The Everetts’ lily pond is behind the house. An antique copper wash tub serves as a planter for summer annuals. It’s surrounded by Darmera peltata, a deciduous perennial commonly known as umbrella plant. Sara favors hot colors, like the dramatic burgundy-reds of 'Nuit d’Ete’ dahlias and the crimson-changing-to-rich-purple tones of 'William Shakespeare 2000,’ a David Austin rose.

Water Feature at the Everetts' Home

Clay pots of bedding plants stand along the Everetts’ stone-edged water feature. The family also keeps a vegetable garden between their swimming pool (not shown) and the south end of their house, where strawberries, gooseberries and raspberries flourish. A nearby border is planted with pink 'Bowl of Beauty’ peonies and blue Tradescantia. Conifers and evergreen shrubs thrive in a front garden, while another border features red valerian, alliums and roses.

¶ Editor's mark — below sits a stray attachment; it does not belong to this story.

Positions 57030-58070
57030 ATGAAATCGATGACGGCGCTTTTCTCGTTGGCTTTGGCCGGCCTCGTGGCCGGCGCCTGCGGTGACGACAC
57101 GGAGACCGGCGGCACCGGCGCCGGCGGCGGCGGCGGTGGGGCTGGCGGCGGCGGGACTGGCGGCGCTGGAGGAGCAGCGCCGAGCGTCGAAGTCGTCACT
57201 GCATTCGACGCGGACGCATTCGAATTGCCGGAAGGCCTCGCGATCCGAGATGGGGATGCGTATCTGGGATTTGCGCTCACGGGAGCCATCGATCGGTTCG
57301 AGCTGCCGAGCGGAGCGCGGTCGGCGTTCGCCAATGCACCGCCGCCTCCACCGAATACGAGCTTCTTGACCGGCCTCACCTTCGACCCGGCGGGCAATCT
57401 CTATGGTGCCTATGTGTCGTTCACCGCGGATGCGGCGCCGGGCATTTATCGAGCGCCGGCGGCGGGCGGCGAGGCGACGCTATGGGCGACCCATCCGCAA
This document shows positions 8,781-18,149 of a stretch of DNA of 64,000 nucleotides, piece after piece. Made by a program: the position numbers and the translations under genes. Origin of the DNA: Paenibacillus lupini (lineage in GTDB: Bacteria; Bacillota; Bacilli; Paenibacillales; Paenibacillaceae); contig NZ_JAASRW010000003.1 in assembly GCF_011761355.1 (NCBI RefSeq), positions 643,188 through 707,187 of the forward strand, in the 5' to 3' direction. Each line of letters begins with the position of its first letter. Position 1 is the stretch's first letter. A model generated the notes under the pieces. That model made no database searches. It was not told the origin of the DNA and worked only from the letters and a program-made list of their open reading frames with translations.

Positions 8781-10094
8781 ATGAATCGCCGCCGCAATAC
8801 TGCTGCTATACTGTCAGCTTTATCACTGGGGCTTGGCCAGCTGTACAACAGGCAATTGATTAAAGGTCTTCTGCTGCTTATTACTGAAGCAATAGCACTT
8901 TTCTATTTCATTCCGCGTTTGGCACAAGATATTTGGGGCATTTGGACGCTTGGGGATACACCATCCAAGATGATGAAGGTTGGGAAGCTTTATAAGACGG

Sir Richard Branson

After English businessman and investor Sir Richard Branson and his wife moved to the British Virgin Islands, they sold their estate near Kidlington, in Oxfordshire, to their adult children, Sam and Holly. Sam, Summerly notes, says his dad still likes to visit and stroll around the lake he built as habitat for waterfowl and other wildlife.

The Branson Family's Lake

The Cherwell River, which runs through the Bransons’ gardens, spills into the manmade lake after heavy rains. Columbines (aquilegia) bloom along the banks, reflecting the family’s love of wildflowers and naturalistic plantings. Today, the garden that Sam and Holly share has been divided into a lawn where their children can play, and an area of box parterres filled with sedums, Stachys, tall verbena, echinaceas and other perennials.


This timber pergola sits on a lush lawn near Sam Branson’s home. There’s a hot tub to the rear, where pink Persicaria bistortata, ‘China Pink’ tulips, hostas and coneflowers provide color. After Sam and Holly bought the property from their parents in 2008, they hired a designer-friend to renovate the gardens. Their request: lots of colorful but sustainable plants, such as bougainvillea, to remind them of the gardens they admired when they visited the elder Bransons Caribbean home.